“It’s just a bit of banter” ... how jokes that go too far can affect our mental health
Steve is a new manager working in an account management role in a large Insurance company. He manages a team who are all female. They have all been in their roles for some time and know each other well. The laugh they have between them has extended to “teasing“ Steve about various aspects of his love life and dubbing him “The Vicar,” because he gets embarrassed and is reluctant to join in the joking. In fact, the more awkward he looks, the more they ramp the jokes up.
And he doesn’t know how to handle it.
His manager has noticed and told him to “man up” and get them under control, which has added to his feeling of inadequacy. It’s starting to make him feel really down. He can’t see how to break the pattern and feels he has no authority or influence. He feels powerless and unsupported. It's affecting his life outside work too.
He starts to call in sick.
The impact our behaviour can have on others can be profound. In mental health awareness week one of the key areas we can all make a difference in, is how we treat others. Most of us don’t set out to hurt others or make them feel uncomfortable, but we don’t always stop to put ourselves in their shoes and think about how they may be feeling.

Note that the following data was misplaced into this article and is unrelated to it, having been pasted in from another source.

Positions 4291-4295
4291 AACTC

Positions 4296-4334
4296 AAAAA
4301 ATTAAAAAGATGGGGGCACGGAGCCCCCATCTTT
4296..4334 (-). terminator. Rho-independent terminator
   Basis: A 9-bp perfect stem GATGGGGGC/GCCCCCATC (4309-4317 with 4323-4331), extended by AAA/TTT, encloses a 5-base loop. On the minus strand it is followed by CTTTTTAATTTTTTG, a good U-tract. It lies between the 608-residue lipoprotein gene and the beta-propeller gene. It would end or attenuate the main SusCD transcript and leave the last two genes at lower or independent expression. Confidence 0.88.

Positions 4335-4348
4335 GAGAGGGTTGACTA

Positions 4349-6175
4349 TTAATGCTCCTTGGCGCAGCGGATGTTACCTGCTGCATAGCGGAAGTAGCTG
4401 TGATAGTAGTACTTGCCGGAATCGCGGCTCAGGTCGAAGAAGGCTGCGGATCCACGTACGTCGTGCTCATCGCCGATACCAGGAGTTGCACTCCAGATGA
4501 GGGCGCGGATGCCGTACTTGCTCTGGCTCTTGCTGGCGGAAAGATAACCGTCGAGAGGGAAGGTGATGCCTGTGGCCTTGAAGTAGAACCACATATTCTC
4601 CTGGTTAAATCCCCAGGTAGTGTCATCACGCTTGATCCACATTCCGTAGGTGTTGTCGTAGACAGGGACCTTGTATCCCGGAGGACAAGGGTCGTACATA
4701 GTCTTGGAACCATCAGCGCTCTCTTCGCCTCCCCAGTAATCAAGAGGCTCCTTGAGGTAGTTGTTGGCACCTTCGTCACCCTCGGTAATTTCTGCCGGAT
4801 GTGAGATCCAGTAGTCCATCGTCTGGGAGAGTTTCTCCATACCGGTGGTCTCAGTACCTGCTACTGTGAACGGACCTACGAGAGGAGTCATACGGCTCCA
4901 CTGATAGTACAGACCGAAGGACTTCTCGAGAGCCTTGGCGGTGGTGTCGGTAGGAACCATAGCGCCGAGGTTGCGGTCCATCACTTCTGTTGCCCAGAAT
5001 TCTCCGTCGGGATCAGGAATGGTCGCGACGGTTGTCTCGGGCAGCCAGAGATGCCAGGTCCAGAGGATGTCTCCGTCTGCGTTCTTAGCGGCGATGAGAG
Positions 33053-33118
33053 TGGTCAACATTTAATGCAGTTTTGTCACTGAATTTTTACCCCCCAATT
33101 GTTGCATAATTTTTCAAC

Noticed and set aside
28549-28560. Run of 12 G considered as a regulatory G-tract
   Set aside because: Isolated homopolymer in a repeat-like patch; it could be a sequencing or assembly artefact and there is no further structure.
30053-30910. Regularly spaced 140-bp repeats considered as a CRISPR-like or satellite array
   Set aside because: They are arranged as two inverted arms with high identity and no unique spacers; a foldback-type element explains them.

We make assumptions about people and how a joke might land or how someone might cope when the banter goes on and on.
And we often mistakenly think because they laugh along, that it’s all ok ... it’s just “a bit of harmless banter”, after all.
Work should be a way of nurturing good mental health, offering a sense of purpose, helping people feel valued and giving opportunities for positive connections with others, but when more than 1 in 5 of us have called in sick to avoid workplace stress (Mind), we really need to look closely at our cultures and what is going on day to day, to ensure the work environment really is playing that positive role.
We should support people like Steve and his team to build a positive team culture. That doesn’t mean stopping the humour; it just means being a bit more aware of the effect our words and behaviour can have.
Use this week and the spotlight on mental health to open up a discussion with your teams about what is Ok and what isn’t and start to raise some awareness - it could be life-changing for someone like Steve.
For more information about how we can help you cultivate the right behaviours to creating-the-culture and help teams understand where the lines are between appropriate and inappropriate behaviour managing-inappropriate-behaviour, call us for a confidential chat on 01903 732 782 or email us info@focalpointtraining or take a look at our case-studies
Stella Chandler and I founded Focal Point on a shared belief that a training course run in isolation doesn't work. We passionately believe there must be support both before and after the training or coaching session itself for it to make a difference. When I am not facilitating sessions with clients or looking at ways to grow the Focal Point business, you will find me in a calming yoga class...